Nerve cells in multiple sclerosis

Nerve cells in multiple sclerosis

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Credit: GUNILLA ELAM/SCIENCE PHOTO LIBRARY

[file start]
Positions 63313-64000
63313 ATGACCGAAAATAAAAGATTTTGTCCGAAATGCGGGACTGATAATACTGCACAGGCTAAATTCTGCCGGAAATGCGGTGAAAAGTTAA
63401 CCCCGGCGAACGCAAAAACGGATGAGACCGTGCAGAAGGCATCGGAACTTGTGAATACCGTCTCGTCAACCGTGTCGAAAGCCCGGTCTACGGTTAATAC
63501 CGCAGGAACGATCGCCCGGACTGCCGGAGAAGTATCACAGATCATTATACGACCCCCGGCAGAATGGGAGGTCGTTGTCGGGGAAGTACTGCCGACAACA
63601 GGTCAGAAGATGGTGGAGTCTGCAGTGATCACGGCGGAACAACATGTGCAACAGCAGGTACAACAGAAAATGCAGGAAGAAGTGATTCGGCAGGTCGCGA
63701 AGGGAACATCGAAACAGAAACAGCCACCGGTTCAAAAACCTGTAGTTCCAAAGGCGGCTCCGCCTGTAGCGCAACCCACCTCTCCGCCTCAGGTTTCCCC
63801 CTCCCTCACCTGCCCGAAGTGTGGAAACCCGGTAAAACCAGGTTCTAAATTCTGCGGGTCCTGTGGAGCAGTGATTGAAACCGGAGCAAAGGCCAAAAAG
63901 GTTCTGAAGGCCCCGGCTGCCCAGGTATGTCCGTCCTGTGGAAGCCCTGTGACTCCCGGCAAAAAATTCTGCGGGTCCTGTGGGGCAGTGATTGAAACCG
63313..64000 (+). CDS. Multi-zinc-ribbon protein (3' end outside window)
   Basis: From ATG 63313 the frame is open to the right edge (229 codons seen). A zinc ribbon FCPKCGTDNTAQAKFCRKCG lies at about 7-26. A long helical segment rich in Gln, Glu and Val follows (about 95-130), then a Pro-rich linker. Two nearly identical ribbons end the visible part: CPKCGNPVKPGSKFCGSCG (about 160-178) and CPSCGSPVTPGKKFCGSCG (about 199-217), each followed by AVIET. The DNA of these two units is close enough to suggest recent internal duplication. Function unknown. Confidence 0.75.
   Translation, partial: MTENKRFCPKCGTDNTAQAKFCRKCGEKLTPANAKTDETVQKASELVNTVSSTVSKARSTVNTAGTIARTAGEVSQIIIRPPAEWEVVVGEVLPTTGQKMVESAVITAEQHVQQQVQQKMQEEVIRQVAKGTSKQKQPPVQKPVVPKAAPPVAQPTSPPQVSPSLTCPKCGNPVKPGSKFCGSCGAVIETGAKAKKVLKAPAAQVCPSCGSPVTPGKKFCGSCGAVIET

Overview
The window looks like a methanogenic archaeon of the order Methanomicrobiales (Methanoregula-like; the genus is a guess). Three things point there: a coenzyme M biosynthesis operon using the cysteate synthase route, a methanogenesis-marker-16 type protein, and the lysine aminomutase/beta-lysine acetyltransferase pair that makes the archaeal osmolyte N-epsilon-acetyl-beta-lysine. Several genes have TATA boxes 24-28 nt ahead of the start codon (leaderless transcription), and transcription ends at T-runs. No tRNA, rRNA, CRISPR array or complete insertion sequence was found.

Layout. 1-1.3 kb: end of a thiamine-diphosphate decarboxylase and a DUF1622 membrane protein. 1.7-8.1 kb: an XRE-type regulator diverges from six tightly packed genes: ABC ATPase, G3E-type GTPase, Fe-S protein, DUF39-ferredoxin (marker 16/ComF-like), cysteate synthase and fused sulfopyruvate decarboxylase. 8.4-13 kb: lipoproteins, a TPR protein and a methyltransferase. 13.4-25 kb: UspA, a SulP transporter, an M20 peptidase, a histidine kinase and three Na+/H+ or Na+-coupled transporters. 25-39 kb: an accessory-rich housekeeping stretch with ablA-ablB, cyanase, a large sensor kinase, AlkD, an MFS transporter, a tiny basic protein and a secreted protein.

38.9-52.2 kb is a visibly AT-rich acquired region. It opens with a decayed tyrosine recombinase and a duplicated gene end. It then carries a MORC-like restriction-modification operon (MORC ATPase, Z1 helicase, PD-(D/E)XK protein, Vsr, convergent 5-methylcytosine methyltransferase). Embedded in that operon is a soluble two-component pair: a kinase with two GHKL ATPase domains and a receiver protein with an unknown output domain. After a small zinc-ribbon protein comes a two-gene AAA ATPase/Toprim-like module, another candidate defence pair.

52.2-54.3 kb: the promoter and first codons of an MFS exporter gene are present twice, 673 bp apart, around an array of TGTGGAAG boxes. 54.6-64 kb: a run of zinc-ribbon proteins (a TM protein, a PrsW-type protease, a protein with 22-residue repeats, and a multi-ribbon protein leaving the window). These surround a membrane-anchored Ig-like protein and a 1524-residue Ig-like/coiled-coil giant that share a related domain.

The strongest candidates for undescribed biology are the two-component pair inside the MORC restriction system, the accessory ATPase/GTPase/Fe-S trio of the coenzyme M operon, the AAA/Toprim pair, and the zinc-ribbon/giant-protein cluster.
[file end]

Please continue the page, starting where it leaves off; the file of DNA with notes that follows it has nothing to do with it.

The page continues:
Caption: Nerve cells in multiple sclerosis. Computer illustration showing the appearance of nerve cells (neurons, blue) in multiple sclerosis (MS). MS is a disease in which the myelin sheaths (yellow) that cover the axons (thin, blue) of nerve cells in the brain and spinal cord are damaged by cells of the immune system (pink) attacking and destroying the myelin cells. Myelin sheaths help facilitate the propagation of nerve signals along the axons, Damage to this system disrupts the ability of parts of the nervous system to communicate, leading to various physical and mental problems. Common symptoms of MS can include double vision or blindness in one eye, muscle weakness and loss of coordination.

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